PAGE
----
Throughout its history, the National Basketball Association has seen countless amounts of spectacular dunks. If you truly think about it, this is something that should come to the surprise of no one. As time has passed, the game itself has evolved. And with it, so have the players who’ve stepped onto the hardwood at the sport’s highest level. These individuals have started to defy what we ever thought was humanly possible.
Thanks to their freakish athleticism, these physically gifted specimens have continued to push the boundaries every time they soar through the air, looking to make a statement by decimating the bucket. Yet, as far as vicious slams are concerned, there is something else we’ve come to realize: There is a big difference between a memorable dunk and a memorable dunker. It’s one thing to put yourself on the map through a single moment of glory. It’s a totally different thing to make it a regular occurrence.
If you’re able to do such a thing, if you can make unleashing epic dunks part of your calling card, then you will most assuredly secure a special place in history. When it comes to players such as this, there are very few — if any — on the same level as Vince Carter. With that in mind, in this edition of “Throwback Throwdowns,” we take things back to the 2005-06 season, a time when Carter left an indelible mark on Alonzo Mourning.
On November 7, 2005, the New Jersey Nets traveled to Miami to take on the Heat in an early-season clash of two of the best teams in the Eastern Conference. While the fans in attendance at American Airlines Arena had to have attended that game expecting a hard-fought affair, there was no way they could’ve prepared themselves for what was about to come. And yet, we have a feeling that after witnessing Vinsanity firsthand, it was probably something they’ll never forget.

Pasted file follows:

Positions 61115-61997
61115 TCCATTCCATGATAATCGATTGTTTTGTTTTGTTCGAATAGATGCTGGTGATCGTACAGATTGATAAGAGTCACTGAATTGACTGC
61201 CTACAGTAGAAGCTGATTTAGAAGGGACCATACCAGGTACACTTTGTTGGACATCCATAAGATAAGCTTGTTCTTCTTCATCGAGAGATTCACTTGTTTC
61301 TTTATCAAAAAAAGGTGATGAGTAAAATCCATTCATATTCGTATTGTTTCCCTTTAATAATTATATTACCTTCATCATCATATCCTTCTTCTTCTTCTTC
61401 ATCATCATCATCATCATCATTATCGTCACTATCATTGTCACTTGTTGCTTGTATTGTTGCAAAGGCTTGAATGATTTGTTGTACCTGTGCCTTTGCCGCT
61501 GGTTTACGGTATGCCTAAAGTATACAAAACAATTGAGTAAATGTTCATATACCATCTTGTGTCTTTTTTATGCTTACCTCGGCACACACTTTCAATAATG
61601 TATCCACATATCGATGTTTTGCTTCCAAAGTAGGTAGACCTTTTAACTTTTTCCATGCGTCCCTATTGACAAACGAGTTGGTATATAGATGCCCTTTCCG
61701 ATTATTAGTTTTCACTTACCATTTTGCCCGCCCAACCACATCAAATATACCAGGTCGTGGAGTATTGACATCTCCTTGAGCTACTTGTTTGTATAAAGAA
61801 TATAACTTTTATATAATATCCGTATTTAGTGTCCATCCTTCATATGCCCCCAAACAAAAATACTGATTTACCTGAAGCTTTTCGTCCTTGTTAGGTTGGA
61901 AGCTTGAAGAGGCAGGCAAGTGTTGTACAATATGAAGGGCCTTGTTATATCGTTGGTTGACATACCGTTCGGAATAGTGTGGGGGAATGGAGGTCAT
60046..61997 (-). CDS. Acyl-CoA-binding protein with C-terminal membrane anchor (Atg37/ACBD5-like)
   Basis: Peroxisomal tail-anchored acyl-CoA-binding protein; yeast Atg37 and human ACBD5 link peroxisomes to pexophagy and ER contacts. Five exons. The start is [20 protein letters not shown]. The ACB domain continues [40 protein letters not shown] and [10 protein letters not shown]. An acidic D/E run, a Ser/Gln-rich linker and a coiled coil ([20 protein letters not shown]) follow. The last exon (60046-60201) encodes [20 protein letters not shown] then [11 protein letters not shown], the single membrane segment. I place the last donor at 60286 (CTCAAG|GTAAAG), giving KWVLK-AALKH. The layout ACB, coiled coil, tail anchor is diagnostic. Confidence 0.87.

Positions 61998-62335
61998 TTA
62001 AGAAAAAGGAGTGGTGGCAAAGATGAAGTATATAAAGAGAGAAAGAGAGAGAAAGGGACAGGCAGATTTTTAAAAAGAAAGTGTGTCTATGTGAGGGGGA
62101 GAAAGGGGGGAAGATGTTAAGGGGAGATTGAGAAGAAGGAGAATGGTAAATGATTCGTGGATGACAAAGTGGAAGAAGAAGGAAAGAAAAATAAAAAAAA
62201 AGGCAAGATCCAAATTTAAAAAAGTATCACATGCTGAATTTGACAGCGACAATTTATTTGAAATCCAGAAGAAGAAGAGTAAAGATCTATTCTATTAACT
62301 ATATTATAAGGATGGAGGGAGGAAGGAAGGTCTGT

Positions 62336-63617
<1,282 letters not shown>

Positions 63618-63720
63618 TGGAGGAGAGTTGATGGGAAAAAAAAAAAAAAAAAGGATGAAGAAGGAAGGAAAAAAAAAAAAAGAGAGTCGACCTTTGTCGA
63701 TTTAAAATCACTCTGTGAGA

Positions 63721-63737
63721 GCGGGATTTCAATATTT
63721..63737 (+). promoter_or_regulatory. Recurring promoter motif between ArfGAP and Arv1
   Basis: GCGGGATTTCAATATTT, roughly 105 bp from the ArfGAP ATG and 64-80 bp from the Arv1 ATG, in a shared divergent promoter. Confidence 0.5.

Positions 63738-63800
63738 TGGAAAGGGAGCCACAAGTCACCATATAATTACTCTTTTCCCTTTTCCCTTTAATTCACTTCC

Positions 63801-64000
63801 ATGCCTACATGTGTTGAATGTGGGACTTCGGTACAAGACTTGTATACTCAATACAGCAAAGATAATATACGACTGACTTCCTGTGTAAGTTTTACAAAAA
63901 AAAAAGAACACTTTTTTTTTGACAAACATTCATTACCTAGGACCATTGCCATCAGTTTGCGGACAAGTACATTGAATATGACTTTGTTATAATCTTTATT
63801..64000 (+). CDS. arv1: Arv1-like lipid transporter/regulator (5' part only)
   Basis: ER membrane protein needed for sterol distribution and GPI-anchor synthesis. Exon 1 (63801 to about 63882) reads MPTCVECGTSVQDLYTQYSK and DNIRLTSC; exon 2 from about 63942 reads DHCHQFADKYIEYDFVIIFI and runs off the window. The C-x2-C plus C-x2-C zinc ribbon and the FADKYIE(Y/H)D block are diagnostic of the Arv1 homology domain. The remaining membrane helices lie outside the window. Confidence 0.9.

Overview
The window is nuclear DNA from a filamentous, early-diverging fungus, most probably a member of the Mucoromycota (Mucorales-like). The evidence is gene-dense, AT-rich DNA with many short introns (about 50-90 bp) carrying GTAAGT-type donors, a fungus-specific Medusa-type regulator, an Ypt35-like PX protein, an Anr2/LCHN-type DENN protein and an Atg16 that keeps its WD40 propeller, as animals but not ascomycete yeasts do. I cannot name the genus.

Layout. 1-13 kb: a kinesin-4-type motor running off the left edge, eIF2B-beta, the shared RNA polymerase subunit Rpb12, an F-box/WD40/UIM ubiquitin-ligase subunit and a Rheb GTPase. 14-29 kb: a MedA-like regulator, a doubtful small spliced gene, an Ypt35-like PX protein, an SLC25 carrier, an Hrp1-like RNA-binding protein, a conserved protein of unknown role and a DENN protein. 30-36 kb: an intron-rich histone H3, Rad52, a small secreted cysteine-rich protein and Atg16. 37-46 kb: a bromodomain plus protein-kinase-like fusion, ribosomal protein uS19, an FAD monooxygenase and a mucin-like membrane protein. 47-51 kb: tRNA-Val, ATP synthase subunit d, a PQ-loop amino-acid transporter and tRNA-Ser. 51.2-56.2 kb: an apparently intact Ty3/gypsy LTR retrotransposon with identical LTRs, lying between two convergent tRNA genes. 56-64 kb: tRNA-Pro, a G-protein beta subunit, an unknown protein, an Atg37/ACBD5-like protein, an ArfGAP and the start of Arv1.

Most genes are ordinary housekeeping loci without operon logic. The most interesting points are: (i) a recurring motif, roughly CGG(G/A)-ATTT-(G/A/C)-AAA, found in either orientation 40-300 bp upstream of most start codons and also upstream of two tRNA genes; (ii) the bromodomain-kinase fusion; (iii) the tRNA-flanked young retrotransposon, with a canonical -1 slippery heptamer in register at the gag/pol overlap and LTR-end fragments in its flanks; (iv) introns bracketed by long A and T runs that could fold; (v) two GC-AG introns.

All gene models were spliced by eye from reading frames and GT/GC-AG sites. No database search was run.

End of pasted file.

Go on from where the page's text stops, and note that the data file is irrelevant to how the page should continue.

With under 11 minutes to go in the third quarter, the Nets had the ball, trailing the Heat 54-46. New Jersey’s Richard Jefferson attacked the basket, but his valiant effort was thwarted by shot-blocker extraordinaire, Mourning. Unfortunately for the Heat, Jason Williams’ inability to secure the loose ball provided the golden opportunity for the Nets, specifically Carter, to provide a little showtime. Carter prevented Williams from getting the basketball by wrapping it around his back. From that moment on, it was simply Vince being Vince.
Following one dribble to the basket, Carter took flight knowing full well that Mourning would be at the rim waiting to contest him. However, there is a reason they call Carter, “Half-Man, Half-Amazing,” as he absorbed the contact, brought the ball all the way back, and flushed it in Zo’s face with authority. The reaction of the Nets bench says it all. This was a dunk of epic proportions. In the end, New Jersey would go on to lose the game by a score of 90-89. But, let’s be real, the only thing anyone will ever remember is that Carter put Mourning on a poster.
Statistics courtesy of Basketball-Reference.com.